Africa Travel Week

How can we ensure a lasting recovery for tourism?

“Air travel demand has grown so much year over year that the current 7-day average – DURING A GLOBAL PANDEMIC – is nearly on par with what it was at this time of year 4 years ago... think about that for a second.”

I’ve been thinking about the significance of this tweet since I first read it a couple of weeks ago. It’s from professor Ryan Katz-Rosene, who is President of the Environmental Studies Association of Canada.

In a follow up tweet, Katz-Rosene wrote: “Put differently… The world is travelling just as much by airplane in September 2020, *during the second wave of a global pandemic* as it did in September 2015.”

As Katz-Rosene explains, he is referring to the number of planes in the air, not the number of people. Another graph shared by him shows that there are “lots of planes flying around with about half to one-third of the seats unoccupied.”

I struggle to get my head round this. Our industry is collapsing. Hundreds of thousands of peoples have either lost their jobs, or are very much at risk of doing so soon.

As if bigger isn’t better after all

But the skies apparently look like they did in September 2015. Back then no one was talking about aviation being in crisis. It’s as if designing an economy – or an industry – to rely on constant growth is not that resilient. As if bigger isn’t better after all.

If that is the case, should we really be looking to ‘build back better’? What if it’s no longer enough to improve the way we flog? What if we need a new horse?

I read this article in Vanuatu’s Daily Post newspapershared on Twitter by the researcher Johanna Loehr. It discusses the future of tourism for the South Pacific island, which it says is the world’s eighth most tourism dependent nation. Rather than seek to return to the past, however, the article explains how the island is trying to do tourism differently.

It quotes the country’s Director of Tourism, Jerry Spooner, who says that “now more than ever, as we see the increasing impacts and challenges brought from external threats such as the COVID-19 global pandemic and climate change, we as a nation must do everything possible to ensure our tourism industry in the future supports the wellbeing of our people, maintains viable access to our lands and secures our sovereignty. It’s time to ensure tourism is for the benefit, and not at the expense of our people and generations to come and refer to ‘Tourism for Vanuatu’ and not ‘Vanuatu Tourism’.”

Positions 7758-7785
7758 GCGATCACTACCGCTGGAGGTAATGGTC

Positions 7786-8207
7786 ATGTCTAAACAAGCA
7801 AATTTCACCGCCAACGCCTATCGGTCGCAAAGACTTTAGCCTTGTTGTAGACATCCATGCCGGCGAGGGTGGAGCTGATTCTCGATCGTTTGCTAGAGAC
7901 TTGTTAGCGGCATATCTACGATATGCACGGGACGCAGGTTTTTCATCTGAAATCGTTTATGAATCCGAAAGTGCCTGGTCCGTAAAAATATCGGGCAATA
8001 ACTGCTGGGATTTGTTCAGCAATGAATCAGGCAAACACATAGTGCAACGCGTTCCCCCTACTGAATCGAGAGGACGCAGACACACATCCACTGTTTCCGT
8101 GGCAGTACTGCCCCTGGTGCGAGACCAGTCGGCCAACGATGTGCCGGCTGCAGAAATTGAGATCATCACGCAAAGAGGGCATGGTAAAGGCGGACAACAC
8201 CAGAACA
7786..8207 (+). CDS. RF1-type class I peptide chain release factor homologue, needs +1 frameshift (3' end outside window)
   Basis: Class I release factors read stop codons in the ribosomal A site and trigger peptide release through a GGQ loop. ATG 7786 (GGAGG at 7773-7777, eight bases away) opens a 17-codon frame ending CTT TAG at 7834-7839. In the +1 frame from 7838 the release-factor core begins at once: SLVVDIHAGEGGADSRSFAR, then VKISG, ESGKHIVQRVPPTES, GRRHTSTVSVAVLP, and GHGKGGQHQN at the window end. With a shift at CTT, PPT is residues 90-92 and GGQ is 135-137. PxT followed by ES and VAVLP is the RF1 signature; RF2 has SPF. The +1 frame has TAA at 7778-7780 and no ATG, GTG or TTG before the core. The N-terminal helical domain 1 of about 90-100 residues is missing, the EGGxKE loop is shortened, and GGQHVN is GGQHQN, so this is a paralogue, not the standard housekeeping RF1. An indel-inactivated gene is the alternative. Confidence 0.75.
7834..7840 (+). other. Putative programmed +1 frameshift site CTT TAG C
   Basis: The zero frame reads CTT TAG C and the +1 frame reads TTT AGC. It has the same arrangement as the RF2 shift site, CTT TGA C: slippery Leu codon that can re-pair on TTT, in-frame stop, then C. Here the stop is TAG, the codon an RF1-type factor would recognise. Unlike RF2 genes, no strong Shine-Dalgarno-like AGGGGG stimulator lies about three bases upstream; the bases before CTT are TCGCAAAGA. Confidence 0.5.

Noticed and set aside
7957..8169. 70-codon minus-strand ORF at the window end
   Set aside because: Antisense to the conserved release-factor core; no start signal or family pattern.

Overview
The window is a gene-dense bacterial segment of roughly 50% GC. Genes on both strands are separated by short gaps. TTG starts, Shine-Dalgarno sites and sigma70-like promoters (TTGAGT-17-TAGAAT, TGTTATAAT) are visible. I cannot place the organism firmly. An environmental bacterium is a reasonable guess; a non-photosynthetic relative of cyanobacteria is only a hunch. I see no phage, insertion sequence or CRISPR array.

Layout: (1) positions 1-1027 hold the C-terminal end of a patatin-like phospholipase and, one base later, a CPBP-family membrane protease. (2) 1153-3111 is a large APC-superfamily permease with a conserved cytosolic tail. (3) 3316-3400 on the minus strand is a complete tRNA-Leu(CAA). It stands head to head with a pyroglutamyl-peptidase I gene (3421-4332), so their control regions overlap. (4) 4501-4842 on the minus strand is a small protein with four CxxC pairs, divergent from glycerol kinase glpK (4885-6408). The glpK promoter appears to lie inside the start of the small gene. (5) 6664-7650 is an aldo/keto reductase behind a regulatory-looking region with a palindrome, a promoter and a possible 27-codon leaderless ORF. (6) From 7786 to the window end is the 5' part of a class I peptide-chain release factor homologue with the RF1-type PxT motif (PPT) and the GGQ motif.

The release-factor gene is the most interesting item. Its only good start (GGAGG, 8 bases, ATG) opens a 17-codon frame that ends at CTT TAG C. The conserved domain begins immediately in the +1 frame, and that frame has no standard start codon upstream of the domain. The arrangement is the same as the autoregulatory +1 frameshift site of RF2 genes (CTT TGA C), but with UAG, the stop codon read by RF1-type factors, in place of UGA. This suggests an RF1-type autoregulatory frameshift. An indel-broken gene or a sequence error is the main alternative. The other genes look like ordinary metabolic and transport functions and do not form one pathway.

I also read this recent interview with Visit Flanders’ Marketing Director, Elke Dens.  “Growth growth growth,” says Dens. “I believe we are reaching the end current of the model. I mean, we could potentially go on like this for another ten years but at what cost? It’s very human to just ignore problems. COVID-19 is just this little wave and then you have this big wave which is climate change: for how long can we afford to ignore it?”

Dens and Spooner are not anti-tourism activists. They are the people responsible for promoting their region’s tourism. But they are using this time to ask much deeper questions than how do we Build Back Better. They are asking: where do we want to go to next?

Tourism’ future won’t be saved by cleaner aviation fuels or speedier quarantine processes. These just improve the current model. They get us back to getting bigger again.

Our future will be saved by asking the people who live in the places we call destinations and they call home: what is the best your place can be? And how would you like us to help make it happen?

Jeremy Smith

Jeremy Smith is the editor of sustainable tourism news site Author of recently published Transforming Travel - realising the potential of sustainable tourism (2018). As well as writing a fortnightly blog for WTM's responsible tourism website, he works with responsible and sustainable travel businesses, developing their communications, brands, marketing and digital & social media strategy. He is co-author of Rough Guides' only guidebook dedicated to responsible tourism, Clean Breaks - 500 New Ways to See the World. Before that he was editor of The Ecologist, the world's longest-running environmental magazine.